The bottom of the open area of the bay is primarily covered by seagrasses (Thalassia testudinum, Syringodium filiforme, Diplanthera wrightii, Ruppia maritime) macro-algae (Halimeda Punta, Avrainvillea nigricans, Acetabularia crenulata, Batophora oerstedi) and sand mounds, which are mainly created by marine worms and other bottom organisms.
Seagrass communities are very important ecosystems. They provide food, shelter, breeding and nursery grounds for a variety of marine organism, and play an active role in stabilizing the sediments as well.
Seagrasses are true flowering plants that have adapted to live in submerged marine environments. The anatomy of a seagrass is similar to that of any other grass. The horizontal rhizome anchors in the stem and seagrass blades that push up through several centimeters of sediment. The rhizomes anchor the plant in soft sediment and often intertwine to form dense mats. The growth of seagrass is dependant on the sediment depth. As the sediment depth increases, the seagrass bed elevation will increase to form a bank, the leaf density will increase and the leaf length will increase (Lott, 2001)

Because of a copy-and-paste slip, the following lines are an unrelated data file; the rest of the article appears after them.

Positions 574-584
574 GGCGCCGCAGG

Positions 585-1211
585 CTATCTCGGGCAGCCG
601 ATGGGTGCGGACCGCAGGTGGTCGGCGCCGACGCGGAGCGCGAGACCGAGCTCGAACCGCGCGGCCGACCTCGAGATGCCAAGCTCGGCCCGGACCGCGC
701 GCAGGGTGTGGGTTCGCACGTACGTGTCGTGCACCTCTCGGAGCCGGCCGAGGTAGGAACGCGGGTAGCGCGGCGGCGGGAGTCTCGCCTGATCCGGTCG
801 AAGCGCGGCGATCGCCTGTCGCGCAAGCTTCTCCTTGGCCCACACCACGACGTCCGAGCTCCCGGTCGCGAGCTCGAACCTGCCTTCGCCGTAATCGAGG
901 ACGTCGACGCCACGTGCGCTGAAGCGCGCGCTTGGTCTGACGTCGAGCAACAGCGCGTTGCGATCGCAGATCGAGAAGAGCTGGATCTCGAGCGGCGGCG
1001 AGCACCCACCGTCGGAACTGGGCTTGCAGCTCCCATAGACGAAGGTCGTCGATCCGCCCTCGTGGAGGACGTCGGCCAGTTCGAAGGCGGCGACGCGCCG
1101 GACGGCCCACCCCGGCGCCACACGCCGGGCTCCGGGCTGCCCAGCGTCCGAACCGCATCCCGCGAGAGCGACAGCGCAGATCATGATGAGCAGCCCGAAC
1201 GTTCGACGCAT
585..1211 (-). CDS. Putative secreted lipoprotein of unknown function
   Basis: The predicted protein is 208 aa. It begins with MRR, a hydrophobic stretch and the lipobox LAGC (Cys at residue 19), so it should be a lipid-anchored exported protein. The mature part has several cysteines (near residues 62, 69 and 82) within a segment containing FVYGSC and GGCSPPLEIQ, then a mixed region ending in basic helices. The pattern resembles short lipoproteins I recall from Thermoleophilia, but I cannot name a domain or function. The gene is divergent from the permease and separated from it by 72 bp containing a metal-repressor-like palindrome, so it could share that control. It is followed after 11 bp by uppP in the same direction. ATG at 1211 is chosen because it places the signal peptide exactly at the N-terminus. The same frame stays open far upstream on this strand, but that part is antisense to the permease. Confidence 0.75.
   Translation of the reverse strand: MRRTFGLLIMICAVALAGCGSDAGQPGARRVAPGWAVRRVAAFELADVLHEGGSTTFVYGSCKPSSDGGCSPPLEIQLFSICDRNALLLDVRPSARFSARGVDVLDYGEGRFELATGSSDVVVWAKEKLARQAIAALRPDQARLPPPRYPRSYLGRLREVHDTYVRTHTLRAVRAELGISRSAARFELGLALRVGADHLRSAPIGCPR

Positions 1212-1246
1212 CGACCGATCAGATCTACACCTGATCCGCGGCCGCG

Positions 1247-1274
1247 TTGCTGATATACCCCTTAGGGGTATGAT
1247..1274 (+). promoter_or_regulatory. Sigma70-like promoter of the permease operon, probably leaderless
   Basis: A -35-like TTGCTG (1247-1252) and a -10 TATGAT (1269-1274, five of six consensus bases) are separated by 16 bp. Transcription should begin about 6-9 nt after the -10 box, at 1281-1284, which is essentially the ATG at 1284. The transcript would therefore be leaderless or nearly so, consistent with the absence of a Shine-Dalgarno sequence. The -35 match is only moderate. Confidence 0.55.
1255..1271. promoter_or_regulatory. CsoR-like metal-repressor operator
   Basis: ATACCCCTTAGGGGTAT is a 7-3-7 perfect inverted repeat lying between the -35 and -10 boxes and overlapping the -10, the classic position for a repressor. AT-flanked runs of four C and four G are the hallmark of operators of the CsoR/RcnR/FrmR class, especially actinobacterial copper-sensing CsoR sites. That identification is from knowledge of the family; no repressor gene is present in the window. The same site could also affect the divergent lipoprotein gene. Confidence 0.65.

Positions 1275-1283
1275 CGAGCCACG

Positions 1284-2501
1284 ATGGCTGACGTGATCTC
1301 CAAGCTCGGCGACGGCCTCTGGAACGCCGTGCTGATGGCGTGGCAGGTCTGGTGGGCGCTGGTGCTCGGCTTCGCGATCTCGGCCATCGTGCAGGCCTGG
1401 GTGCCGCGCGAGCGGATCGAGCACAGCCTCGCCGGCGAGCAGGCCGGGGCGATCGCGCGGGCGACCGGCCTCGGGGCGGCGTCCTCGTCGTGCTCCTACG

Within seagrass communities, a variety of benthic algae, phytoplankton and epiphytic algae growing on the seagrass blades can be found. Epiphytes are organisms living on the stems and leaves of seagrasses. Older leaves may be completely covered with epiphytic algae. A variety of animal species use the seagrasses as food source, like the Queen Conch (Strombus gigas), sea urchins, reef fishes, and sea turtles.
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